Yemen, the United States, and Al-Qaida
By Stephen Zunes
December 19, 2001
There has been increasing attention on Yemen as the possible next major focus in the U.S. campaign against terrorism. Yemeni government forces have begun a crackdown against suspected Al-Qaida members and supporters, and a number of armed clashes have ensued. This comes just weeks after the November 26th meeting in Washington between President George W. Bush and Yemeni President Ali Abdullah Saleh, in which the Yemeni leader promised cooperation in the struggle against terrorism and President Bush promised additional security assistance to support that effort.
Yemen has almost as large a population as Saudi Arabia, yet lacks much in the way of natural resources. Indeed, it is one of the poorest countries in the world. Despite this, the Saudis have attacked Yemen on several occasions along their disputed border, seizing one of the very few small oil fields under Yemeni control. Despite this rather brazen act of greed by the world's largest oil producer and the widespread discrimination and repression against Yemeni migrant workers within Saudi Arabia, Washington has generally sided with the Saudis in their ongoing disputes with this poor republic on the southwestern corner of the Arabian peninsula.
The country was divided into North and South Yemen until 1990. South Yemen received its independence from Great Britain in 1967 after years of armed anti-colonial resistance, joining the British colony of Aden and the British protectorate of South Arabia. Declaring itself the People's Democratic Republic of Yemen, it became the Arab world's only Marxist-Leninist state and developed close ties with the Soviet Union. As many as 300,000 South Yemenis fled to the north in the years following independence.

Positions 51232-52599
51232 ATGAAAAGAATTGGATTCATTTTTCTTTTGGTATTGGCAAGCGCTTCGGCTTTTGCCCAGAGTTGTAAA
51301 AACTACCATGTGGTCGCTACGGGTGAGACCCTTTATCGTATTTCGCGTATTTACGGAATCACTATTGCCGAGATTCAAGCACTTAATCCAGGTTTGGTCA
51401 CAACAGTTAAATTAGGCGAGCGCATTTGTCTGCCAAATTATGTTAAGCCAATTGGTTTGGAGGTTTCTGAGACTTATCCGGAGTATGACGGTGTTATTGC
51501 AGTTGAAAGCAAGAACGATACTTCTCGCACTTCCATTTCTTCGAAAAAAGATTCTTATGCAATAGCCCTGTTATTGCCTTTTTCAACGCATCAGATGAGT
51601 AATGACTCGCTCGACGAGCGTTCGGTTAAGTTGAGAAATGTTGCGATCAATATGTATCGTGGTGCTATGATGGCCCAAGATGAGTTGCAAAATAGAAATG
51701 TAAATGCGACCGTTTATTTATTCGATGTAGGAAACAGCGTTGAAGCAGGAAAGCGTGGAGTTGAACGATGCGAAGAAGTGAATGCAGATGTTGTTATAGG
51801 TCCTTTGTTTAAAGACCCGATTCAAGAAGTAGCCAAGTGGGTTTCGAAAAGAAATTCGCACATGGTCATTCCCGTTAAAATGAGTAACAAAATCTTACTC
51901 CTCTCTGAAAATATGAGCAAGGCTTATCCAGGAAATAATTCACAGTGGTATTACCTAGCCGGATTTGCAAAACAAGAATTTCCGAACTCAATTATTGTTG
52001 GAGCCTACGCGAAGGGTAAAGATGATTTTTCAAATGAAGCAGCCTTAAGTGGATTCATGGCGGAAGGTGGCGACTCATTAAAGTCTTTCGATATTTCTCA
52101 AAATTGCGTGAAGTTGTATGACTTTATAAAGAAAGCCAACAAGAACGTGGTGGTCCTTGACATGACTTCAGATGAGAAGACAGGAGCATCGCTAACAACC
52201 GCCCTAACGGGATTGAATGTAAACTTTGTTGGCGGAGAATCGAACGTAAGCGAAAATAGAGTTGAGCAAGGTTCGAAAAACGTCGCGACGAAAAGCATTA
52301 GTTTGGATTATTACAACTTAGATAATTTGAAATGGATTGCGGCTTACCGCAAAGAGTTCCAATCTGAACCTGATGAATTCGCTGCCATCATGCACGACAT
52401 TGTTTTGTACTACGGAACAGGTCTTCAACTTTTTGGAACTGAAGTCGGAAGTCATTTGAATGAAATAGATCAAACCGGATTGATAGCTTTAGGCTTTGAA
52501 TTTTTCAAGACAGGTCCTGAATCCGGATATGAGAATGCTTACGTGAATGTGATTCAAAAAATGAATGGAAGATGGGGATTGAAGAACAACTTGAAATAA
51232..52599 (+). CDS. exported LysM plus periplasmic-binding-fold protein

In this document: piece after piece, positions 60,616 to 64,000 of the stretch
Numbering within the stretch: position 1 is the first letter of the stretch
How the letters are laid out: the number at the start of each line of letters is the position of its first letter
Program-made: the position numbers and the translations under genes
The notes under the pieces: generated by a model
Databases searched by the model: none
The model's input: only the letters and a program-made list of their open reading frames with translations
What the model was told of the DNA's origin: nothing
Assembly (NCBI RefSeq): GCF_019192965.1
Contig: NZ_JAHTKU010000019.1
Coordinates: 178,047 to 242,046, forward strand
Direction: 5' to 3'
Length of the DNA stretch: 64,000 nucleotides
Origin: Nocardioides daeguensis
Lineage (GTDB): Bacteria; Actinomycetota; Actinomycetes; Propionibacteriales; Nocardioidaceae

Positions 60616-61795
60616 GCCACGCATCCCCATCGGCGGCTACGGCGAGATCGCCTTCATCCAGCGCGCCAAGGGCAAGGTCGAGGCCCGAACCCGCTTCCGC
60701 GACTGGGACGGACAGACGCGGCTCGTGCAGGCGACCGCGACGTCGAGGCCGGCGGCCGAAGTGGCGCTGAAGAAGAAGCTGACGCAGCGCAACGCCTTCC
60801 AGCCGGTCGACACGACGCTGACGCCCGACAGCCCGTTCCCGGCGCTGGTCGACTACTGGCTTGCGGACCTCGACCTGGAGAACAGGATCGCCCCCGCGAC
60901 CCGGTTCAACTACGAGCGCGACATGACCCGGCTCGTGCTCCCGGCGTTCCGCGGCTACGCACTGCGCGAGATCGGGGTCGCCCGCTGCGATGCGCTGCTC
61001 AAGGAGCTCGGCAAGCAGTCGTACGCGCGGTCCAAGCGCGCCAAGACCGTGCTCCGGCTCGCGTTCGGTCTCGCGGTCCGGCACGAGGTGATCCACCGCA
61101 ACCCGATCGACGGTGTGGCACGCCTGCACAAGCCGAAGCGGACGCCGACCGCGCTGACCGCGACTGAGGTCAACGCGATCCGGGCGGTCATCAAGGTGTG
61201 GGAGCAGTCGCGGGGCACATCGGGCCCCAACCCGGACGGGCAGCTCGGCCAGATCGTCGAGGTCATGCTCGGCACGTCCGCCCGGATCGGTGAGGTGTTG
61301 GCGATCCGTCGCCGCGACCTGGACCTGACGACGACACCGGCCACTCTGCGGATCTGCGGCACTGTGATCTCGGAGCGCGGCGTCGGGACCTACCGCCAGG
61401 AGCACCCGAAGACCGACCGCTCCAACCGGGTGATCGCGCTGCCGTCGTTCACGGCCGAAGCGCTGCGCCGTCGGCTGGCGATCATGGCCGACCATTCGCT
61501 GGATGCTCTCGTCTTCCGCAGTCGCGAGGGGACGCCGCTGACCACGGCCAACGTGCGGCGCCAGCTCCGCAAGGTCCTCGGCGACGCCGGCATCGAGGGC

North Yemen, independent since the collapse of the Ottoman Empire in 1918, became embroiled in a bloody civil war during the 1960s between Saudi-backed royalist forces and Egyptian-backed republican forces. The republican forces eventually triumphed, though political instability, military coups, assassinations, and periodic armed uprisings continued. In both countries, ancient tribal and modern ideological divisions made control of the armed forces virtually impossible. Major segments of the armies would periodically disintegrate, with soldiers bringing their weapons home with them. Lawlessness and chaos have been common for decades, with tribes regularly shifting loyalties in both their internal feuds and their alliances with their governments. Many tribes have been in a permanent state of war for years and almost every male adolescent and adult routinely carries a rifle.